DENVER -- Seeing the Jackie Robinson West Little League team out of Chicago qualify for the Little League World Series brought back memories for Rockies closer LaTroy Hawkins, who grew up in Gary, Ind.
"Their Little League used to play my Little League in the summertime," Hawkins said. "One Saturday we'd go to their ballpark and they'd have a cookout for us, and the other Saturday they'd come to our ballpark for a cookout and a doubleheader."
The memory was so fond that Hawkins reached out to Bill Haley, the Jackie Robinson West Little League director. Hawkins talked to former Major Leaguers Jacque Jones and Junior Spivey, his agent, Larry Reynolds, plus noted sports writer Bob Nightengale and some of his friends involved in AAU basketball until he could contact Haley, whose father ran the league when Hawkins played for Gary.
Not only Hawkins, but B.J. and Justin Upton of the Braves, Torii Hunter of the Tigers and Wesley Wright of the Cubs donated a combined $20,000 that was split among the families of the players, so they could attend the tournament in South Williamsport, Pa.
"It reminded me of my Little League team, and I'm a product of the Little League," Hawkins said Saturday, smiling. "I know I'd have wanted my parents there, and I knew my parents couldn't afford to get there.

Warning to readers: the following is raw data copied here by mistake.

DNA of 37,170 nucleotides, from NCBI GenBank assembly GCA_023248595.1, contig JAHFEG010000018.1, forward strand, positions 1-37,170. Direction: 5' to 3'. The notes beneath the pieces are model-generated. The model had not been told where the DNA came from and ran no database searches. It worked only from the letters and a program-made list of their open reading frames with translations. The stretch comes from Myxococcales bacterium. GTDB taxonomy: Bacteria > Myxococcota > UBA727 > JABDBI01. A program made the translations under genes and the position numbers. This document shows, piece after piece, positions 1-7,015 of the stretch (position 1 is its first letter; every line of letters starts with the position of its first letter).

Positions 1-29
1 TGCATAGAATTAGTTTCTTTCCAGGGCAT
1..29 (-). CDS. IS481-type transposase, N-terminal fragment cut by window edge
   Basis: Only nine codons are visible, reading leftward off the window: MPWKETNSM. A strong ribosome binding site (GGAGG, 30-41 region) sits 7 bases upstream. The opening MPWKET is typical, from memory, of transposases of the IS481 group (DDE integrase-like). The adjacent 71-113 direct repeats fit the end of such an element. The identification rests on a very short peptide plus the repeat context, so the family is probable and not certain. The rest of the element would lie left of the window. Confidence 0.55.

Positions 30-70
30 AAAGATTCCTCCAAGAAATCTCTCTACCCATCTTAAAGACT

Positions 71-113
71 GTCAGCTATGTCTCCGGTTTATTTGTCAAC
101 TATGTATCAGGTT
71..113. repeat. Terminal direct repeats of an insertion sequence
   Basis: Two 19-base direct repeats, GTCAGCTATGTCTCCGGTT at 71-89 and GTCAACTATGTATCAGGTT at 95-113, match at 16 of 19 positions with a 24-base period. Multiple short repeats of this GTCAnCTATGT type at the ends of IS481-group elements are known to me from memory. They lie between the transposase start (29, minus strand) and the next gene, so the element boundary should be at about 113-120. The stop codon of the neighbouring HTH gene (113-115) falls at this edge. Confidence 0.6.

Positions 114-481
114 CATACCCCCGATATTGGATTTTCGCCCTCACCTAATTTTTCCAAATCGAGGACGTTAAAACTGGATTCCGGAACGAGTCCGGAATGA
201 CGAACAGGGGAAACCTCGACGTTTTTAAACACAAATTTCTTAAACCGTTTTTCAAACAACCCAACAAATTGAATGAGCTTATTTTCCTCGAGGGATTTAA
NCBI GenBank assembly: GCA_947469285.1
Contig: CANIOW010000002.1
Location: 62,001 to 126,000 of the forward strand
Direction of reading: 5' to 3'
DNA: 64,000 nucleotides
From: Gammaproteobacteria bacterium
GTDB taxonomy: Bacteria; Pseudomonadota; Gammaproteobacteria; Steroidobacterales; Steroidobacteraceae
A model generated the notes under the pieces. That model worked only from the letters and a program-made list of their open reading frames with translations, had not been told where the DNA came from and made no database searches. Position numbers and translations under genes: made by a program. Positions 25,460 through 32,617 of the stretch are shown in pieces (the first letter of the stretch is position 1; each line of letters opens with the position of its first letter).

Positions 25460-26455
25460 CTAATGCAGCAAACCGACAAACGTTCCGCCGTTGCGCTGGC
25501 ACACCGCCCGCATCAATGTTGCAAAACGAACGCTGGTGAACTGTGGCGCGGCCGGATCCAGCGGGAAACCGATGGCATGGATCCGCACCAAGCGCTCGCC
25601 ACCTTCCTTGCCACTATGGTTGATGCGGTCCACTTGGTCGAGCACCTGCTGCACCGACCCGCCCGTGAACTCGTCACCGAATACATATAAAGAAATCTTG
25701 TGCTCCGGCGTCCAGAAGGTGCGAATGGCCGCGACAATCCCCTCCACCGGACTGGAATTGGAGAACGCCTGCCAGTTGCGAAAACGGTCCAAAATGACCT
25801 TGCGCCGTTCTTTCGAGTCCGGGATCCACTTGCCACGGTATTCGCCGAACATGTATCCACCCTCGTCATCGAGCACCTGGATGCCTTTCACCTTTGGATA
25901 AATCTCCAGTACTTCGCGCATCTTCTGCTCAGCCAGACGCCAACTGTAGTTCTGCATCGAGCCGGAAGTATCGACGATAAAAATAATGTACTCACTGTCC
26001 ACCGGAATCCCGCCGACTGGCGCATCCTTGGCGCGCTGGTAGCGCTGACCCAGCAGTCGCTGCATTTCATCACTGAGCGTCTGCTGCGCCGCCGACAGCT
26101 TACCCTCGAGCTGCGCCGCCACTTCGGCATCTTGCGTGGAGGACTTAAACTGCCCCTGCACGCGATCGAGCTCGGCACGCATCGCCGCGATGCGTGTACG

"I told him what we were thinking about, that we wanted to make sure they had the support in the stands. And the parents that couldn't afford to go, we wanted to make sure they were there. I asked him what other bills did they have from expenses, and he said they had a bill from Indianapolis for 11 days. We made sure we took care of that, also. That was a pretty big bill.
"I just reached out to some of my buddies. It was easy."
Hawkins said the Little League World Series hit home in other ways. One of the best players in the tournament is Mo'ne Davis, a 13-year-old girl who pitched -- and threw a two-hit, eight-strikeout shutout -- for a team from Philadelphia against West Nashville on Friday. Hawkins' daughter, Troi, who has shown plenty of ability in dance and basketball, reminded her dad that he didn't sign her up for baseball.
"It got me in trouble with my daughter at home," Hawkins said. He added that she'll sign up for softball. Now, with Mo'ne Davis as inspiration, there may be baseball in Troi's her future as well, if she can be signed up.
"Maybe she can still qualify for fall baseball," Hawkins said.
Thomas Harding is a reporter for MLB.com. Read his blog, Hardball in the Rockies, and follow him on Twitter @harding_at_mlb This story was not subject to the approval of Major League Baseball or its clubs.